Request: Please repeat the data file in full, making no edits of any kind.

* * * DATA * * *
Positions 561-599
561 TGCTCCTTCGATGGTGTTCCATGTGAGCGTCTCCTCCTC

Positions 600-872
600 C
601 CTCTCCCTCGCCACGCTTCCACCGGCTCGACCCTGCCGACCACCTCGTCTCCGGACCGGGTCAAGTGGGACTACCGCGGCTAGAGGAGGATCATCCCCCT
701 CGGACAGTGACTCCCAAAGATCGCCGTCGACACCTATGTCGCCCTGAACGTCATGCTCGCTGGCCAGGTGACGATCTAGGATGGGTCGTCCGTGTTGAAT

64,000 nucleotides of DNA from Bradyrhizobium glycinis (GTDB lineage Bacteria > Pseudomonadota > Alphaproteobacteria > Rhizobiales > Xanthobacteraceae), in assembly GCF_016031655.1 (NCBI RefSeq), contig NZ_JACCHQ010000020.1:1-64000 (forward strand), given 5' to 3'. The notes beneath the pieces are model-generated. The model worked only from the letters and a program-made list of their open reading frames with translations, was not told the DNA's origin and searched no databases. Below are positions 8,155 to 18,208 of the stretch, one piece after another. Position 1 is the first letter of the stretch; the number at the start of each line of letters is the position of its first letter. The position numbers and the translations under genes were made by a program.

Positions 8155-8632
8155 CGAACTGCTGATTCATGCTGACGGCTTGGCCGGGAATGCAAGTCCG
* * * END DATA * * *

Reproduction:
Positions 561-599
561 TGCTCCTTCGATGGTGTTCCATGTGAGCGTCTCCTCCTC

Positions 600-872
600 C
601 CTCTCCCTCGCCACGCTTCCACCGGCTCGACCCTGCCGACCACCTCGTCTCCGGACCGGGTCAAGTGGGACTACCGCGGCTAGAGGAGGATCATCCCCCT
701 CGGACAGTGACTCCCAAAGATCGCCGTCGACACCTATGTCGCCCTGAACGTCATGCTCGCTGGCCAGGTGACGATCTAGGATGGGTCGTCCGTGTTGAAT

64,000 nucleotides of DNA from Bradyrhizobium glycinis (GTDB lineage Bacteria > Pseudomonadota > Alphaproteobacteria > Rhizobiales > Xanthobacteraceae), in assembly GCF_016031655.1 (NCBI RefSeq), contig NZ_JACCHQ010000020.1:1-64000 (forward strand), given 5' to 3'. The notes beneath the pieces are model-generated. The model worked only from the letters and a program-made list of their open reading frames with translations, was not told the DNA's origin and searched no databases. Below are positions 8,155 to 18,208 of the stretch, one piece after another. Position 1 is the first letter of the stretch; the number at the start of each line of letters is the position of its first letter. The position numbers and the translations under genes were made by a program.

Positions 8155-8632
8155 CGAACTGCTGATTCATGCTGACGGCTTGGCCGGGAATGCAAGTCCG